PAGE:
To test the morals of the participants, researchers turned to a variation of philosophy's so-called 'trolley problem'. In its traditional presentation, the thought experiment involves a runaway trolley — or a tram, as they called in Britain — which is heading towards some points

To test the morals of the participants, researchers turned to a variation of philosophy’s so-called ‘trolley problem’. In its traditional presentation, the thought experiment involves a runaway trolley — or a tram, as they called in Britain — which is heading towards some points

Utilitarian decisions are ones that focus on achieving the greater good — in the classic trolley problem, for example, this would involve switching the points so that the five people are spared at the expense of the person on the other track.

In contrast, deontological choices follow moral norms — such as avoiding actions that directly harm someone. 

In the typical trolley dilemma, then, this would involve letting five people die by default rather than actively dooming one person.

‘The study was designed to test whether testosterone directly influences moral judgements and how,’ said paper co-author Skylar Brannon.

‘Our design also allowed us to examine three independent aspects of moral judgement — including sensitivity to consequences, sensitivity to moral norms and general preference for action or inaction.’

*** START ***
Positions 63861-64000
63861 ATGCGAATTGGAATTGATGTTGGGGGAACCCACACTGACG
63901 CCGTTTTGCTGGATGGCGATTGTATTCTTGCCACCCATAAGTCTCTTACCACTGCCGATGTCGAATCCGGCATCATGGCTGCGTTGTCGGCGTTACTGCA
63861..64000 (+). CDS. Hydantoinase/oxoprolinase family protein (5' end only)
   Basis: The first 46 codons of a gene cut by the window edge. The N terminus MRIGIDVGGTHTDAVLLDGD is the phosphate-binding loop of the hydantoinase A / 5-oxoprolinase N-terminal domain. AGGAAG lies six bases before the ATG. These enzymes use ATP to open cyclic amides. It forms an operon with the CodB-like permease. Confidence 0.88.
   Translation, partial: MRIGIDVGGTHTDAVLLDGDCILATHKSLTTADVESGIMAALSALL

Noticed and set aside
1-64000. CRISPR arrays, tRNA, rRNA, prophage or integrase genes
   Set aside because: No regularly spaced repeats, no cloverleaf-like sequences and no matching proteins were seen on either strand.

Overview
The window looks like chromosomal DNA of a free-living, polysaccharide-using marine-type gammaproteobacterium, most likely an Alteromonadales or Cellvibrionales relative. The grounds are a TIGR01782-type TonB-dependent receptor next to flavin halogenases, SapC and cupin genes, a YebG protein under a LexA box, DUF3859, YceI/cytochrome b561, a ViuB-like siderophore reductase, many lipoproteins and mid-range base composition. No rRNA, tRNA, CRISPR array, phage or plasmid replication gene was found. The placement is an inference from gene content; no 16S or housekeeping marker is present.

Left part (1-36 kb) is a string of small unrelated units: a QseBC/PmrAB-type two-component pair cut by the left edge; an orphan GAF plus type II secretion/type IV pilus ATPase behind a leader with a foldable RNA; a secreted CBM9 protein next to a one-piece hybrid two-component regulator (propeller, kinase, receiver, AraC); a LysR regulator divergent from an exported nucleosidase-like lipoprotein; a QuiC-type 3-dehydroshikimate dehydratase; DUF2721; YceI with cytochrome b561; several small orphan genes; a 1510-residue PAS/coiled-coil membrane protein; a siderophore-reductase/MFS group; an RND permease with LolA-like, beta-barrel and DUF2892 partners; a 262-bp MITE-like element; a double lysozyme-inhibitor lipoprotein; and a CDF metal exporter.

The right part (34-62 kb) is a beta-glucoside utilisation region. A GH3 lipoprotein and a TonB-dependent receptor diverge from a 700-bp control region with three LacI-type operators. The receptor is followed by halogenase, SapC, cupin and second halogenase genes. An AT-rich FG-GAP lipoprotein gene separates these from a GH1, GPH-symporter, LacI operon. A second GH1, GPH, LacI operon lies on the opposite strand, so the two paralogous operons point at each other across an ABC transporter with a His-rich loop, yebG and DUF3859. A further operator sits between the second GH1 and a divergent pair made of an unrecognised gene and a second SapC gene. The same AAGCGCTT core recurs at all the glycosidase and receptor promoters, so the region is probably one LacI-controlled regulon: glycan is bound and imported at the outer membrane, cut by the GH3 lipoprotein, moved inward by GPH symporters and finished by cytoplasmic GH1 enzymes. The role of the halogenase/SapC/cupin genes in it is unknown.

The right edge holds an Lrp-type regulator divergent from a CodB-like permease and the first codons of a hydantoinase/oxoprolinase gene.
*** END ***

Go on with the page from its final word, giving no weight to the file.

Instead of the 'classic' trolley problem, the team presented the participants with 24 similar dilemmas — each derived from real-life events — that were chosen to distinguish between utilitarian and so-called 'deontological' decision making

Instead of the ‘classic’ trolley problem, the team presented the participants with 24 similar dilemmas — each derived from real-life events — that were chosen to distinguish between utilitarian and so-called ‘deontological’ decision making

Previous studies on the influence of hormones on moral judgement had suggested that higher testosterone levels are associated with more utilitarian decision making.  

The researchers found that this was true for participants with naturally high levels of testosterone 

However, Professor Gawronski and colleagues were surprised to discover that participants who had taken testosterone supplements were instead less likely to act in the interests of the greater good and more sensitive to moral norms.

Naturally occurring testosterone may be associated with more utilitarian judgements because people with different personality traits tend to have different levels of testosterone, the researchers suggested.

‘The current work challenges some dominant hypotheses about the effects of testosterone on moral judgements,’ Professor Gawronski said.

‘Our findings echo the importance of distinguishing between causation and correlation in research on neuroendocrine determinants of human behaviour.’

‘The effects of testosterone supplements on moral judgements can be opposite to association between naturally occurring testosterone and moral judgements.’

The full findings of the study were published in the journal Nature Human Behaviour.